He has never held elective office, nor ever negotiated an international treaty. His voting base—black America—is a small racial minority, concentrated in a handful of states. Even among blacks he remains an ambivalent figure—part savior, part demagogue, strong on conception, weak on execution.By Michael Posner13 min
Whatever else 1984 may hold for Canada, one man seems certain once again to play a commanding role in determining the course of political events—and to do so in his characteristically enigmatic and unpredictable way. Last week, as politicians and political observers tried to guess the shape of the year ahead, it seemed that the man in question—Prime Minister Pierre Trudeau—was, in one important respect, stubbornly out of step with political supporters and rivals alike.
A short, slight psychiatrist sipping club soda in a bar suddenly runs amok and picks a brawl with a hockey player twice his size. The hulking pro throws a punch in self-defence, and the Caspar Milquetoast-turned-Wild Man of Borneo falls to the floor, dead.By Bill MacVicar6 min
The recent track record of Canada’s economic forecasters has made them seem more like novice weathermen than efficient prognosticators. Not only did they fail to foresee the recent 18-month recession but most of them grossly underestimated the strength of the recovery which began in 1983.By Shona McKay6 min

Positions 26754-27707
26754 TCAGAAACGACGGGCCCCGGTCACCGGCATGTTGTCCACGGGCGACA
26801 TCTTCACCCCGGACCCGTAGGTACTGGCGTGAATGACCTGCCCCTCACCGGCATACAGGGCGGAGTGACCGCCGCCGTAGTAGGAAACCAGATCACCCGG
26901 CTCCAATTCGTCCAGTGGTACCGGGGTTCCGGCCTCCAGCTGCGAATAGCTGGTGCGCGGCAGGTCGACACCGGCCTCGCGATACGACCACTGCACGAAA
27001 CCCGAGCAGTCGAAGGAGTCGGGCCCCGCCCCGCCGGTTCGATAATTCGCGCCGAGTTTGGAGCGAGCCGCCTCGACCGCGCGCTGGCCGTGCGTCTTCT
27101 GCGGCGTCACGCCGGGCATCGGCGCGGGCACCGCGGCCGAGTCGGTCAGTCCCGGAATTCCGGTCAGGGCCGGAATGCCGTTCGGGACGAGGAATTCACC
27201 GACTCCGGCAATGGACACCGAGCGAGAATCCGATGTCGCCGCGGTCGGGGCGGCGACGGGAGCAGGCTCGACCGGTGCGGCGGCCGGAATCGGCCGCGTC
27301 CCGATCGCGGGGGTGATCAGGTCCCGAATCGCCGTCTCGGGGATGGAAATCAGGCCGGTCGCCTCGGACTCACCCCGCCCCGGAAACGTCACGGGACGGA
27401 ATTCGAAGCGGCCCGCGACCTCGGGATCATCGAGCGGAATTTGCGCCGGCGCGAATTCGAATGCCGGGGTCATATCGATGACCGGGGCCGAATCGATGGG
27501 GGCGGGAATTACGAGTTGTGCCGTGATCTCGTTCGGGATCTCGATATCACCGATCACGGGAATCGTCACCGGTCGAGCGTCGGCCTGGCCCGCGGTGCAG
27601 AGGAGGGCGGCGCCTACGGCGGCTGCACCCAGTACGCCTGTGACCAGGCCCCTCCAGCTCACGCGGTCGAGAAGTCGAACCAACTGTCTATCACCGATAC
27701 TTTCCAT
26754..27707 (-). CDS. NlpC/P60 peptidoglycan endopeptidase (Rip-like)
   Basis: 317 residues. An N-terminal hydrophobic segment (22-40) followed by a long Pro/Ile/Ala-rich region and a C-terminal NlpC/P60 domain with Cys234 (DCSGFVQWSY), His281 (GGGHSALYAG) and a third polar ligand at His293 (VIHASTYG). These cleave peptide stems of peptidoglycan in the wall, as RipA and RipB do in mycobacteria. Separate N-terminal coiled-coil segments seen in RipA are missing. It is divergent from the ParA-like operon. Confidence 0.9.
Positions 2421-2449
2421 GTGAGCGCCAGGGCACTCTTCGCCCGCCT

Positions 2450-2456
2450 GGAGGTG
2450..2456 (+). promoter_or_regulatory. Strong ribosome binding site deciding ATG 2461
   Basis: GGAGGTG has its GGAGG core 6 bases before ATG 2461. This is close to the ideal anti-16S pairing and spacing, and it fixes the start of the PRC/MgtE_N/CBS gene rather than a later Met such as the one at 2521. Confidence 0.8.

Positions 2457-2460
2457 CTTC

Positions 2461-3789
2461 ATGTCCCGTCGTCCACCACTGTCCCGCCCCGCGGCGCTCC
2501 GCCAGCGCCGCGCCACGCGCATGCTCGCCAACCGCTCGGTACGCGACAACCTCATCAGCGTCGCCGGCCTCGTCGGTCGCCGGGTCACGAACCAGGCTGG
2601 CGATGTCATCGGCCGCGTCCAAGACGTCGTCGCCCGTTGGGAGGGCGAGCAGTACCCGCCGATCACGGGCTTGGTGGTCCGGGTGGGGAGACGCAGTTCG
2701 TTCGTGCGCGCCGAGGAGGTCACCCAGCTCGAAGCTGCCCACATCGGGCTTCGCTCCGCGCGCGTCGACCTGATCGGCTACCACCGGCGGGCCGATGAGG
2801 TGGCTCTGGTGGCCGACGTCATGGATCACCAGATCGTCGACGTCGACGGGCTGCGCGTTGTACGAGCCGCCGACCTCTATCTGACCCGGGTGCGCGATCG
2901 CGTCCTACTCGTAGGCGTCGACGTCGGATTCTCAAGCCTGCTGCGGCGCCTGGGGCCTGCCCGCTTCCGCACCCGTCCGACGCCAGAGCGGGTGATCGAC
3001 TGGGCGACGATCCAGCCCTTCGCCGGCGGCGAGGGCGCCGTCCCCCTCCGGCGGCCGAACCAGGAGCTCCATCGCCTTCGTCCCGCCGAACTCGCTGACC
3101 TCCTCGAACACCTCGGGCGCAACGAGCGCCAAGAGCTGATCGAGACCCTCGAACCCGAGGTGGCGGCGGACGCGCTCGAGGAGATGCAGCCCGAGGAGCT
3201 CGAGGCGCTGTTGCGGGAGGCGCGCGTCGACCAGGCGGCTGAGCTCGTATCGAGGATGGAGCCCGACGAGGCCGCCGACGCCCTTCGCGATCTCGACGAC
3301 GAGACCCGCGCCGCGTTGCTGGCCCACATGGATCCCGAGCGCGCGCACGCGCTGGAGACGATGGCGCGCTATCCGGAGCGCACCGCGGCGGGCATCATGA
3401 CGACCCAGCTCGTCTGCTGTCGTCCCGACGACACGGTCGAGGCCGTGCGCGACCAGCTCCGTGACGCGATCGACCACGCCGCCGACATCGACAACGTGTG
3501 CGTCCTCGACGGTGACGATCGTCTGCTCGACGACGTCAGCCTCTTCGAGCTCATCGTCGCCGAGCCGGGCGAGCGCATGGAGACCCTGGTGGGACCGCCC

Among the most striking peculiarities of the American democracy is the impatience of our people with democratic values. It is not unusual for one party, frustrated with the point of view of another, to suggest that his antagonist depart for more compatible environs.By Fred Bruning5 min
The leader of Nigeria’s smoothly executed New Year’s Eve revolution sometimes sounded more like a management consultant than a military dictator who had just seized power in Africa’s wealthiest and most populous nation. But there was no mistaking Ma.-Gen. Mohammed Bihar's message: the army meant business and would stay in power until it had purged the country of deep-seated corruption and restored its flagging economy.
In an abrupt reversal of fortune, a downcast Joey Lavigne delivered a post-mortem Saturday in Laax, Switzerland, to the Canadian men’s downhill ski team following their worst showing of the season. Meanwhile, in Puy Saint Vincent, France, Gerry Sorensen picked up a glass of wine and joined her teammates on the women’s team in a victory toast.By IAN LENNIE4 min
The Orwell industry is upon us and promises to last well into the year. There has been so much written about him that there is a vague possibility someone might actually read him. Given that unlikely prospect, one should attempt to steer the novitiate past the familiar Nineteen Eighty-Four and Animal Farm into the field in which George Orwell excelled: his essays.By Allan Fotheringham4 min
In the breezy luxury of a Vail, Colo., seminar on the state of the world last summer, a reporter asked Valéry Giscard d’Estaing how he felt being out of power. With the patrician aloofness that contributed to his humiliating defeat in May, 1981, the ousted French president refused to answer.By MARCI MCDONALD4 min
Nova Scotia’s 30,000-strong black community, centred mainly in Halifax County, is Canada’s largest concentration of native-born black citizens. As descendants of slaves, freedmen and Loyalists, blacks have traditionally lived in the shadows of the province’s history.By Michael Clugston4 min
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